Alchemy in the Rain Forest

Alchemy in the Rain Forest : Politics, Ecology, and Resilience in a New Guinea Mining Area

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In Alchemy in the Rain Forest Jerry K. Jacka explores how the indigenous population of Papua New Guinea's highlands struggle to create meaningful lives in the midst of extreme social conflict and environmental degradation. Drawing on theories of political ecology, place, and ontology and using ethnographic, environmental, and historical data, Jacka presents a multilayered examination of the impacts large-scale commercial gold mining in the region has had on ecology and social relations. Despite the deadly interclan violence and widespread pollution brought on by mining, the uneven distribution of its financial benefits has led many Porgerans to call for further development. This desire for increased mining, Jacka points out, counters popular portrayals of indigenous people as innate conservationists who defend the environment from international neoliberal development. Jacka's examination of the ways Porgerans search for common ground between capitalist and indigenous ways of knowing and being points to the complexity and interconnectedness of land, indigenous knowledge, and the global economy in Porgera and beyond.
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Product details

  • Paperback | 296 pages
  • 152 x 229 x 15.24mm | 431g
  • North Carolina, United States
  • English
  • 082236011X
  • 9780822360117
  • 852,047

Table of contents

Acknowledgments ix

Introduction 1

Part I. The Making of a Resource Frontier 21

1. Resource Frontiers in the Montane Tropics 25

2. Colonialism, Mining, and Missionization 49

Part II. Indigenous Philosophies of Nature, Culture, and Place 77

3. Land: Yu 81

4. People: Wandakali 105

5. Spirits: Yama 129

Part III. Social-Ecological Perturbations and Human Responses 157

6. Ecological Perturbations and Human Responses 157

7. Social Dislocations: Work, Antiwork, and Highway Life 199

Conclusion: Development, Resilience, and the End of the Land 229

Notes 241

References 249

Index 269
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Review quote

"Jacka provides a multifaceted examination of gold mining in Papua New Guinea and its social and cultural impacts during the second half of the twentieth century. While highlighting the important conflicts and tensions, the author firmly resists the temptation to embark on a morality tale of evil multinationals dispossessing people of their land and culture. On the contrary, he offers nuanced analysis based on both field-work interviews and historical archives." -- Jose Ramon Bertomeu Sanchez * Ambix * "[Alchemy in the Rain Forest] is an important contribution to environmental anthropology and political ecology. Jacka ultimately argues that the mine's promises of development are as illusive as the alchemists' quest for gold. What is unique about the book is not that ultimate assessment, but its exploration of the ways in which people who bear the greatest social and environmental harms of large-scale mining understand and navigate those changes." -- Jessica M. Smith * Journal of Anthropological Research * "In sum, this book is a valuable addition to the specialist literature on mining and social change in Melanesia, but also written in a clear style that will be of great use in the classroom. I recommend Jacka's accessible, straightforward ethnography to all readers." -- Alex Golub * Anthropology Book Forum *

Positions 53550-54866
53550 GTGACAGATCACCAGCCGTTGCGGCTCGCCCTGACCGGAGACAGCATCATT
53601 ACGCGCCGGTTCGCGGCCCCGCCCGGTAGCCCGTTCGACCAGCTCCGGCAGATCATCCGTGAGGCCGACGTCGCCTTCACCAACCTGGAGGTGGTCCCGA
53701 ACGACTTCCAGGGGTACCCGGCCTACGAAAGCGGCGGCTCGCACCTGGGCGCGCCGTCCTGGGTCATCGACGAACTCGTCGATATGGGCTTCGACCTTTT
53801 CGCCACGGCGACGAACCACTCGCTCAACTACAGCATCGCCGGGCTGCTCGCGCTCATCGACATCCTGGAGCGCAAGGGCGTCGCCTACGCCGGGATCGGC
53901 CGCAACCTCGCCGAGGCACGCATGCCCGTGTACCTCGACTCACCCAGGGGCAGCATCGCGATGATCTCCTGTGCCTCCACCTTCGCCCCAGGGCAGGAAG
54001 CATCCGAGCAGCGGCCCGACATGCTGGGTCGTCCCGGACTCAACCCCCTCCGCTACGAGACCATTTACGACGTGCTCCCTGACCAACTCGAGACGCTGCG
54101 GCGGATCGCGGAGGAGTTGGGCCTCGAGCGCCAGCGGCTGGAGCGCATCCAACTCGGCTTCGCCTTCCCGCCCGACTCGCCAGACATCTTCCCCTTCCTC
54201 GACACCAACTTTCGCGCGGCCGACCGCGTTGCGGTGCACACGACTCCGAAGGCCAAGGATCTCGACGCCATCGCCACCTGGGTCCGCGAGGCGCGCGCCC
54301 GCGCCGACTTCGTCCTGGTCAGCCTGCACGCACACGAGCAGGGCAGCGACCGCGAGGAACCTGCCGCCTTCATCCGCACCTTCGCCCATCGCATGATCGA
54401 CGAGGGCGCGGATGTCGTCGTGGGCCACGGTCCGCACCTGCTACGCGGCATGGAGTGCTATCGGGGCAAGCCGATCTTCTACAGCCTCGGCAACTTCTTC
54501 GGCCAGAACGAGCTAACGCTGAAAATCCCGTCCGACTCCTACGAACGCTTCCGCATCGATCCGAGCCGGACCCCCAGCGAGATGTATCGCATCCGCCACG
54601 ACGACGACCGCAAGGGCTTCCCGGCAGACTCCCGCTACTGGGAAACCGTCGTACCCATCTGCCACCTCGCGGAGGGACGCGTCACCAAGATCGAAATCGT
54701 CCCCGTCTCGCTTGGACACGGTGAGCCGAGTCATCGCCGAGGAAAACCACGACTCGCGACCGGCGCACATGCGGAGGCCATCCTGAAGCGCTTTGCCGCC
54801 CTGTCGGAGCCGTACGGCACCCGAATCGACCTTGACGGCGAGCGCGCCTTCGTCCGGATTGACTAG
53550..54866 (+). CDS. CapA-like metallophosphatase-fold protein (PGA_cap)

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About Jerry K. Jacka

Jerry K. Jacka is Assistant Professor of Anthropology at the University of Colorado, Boulder.
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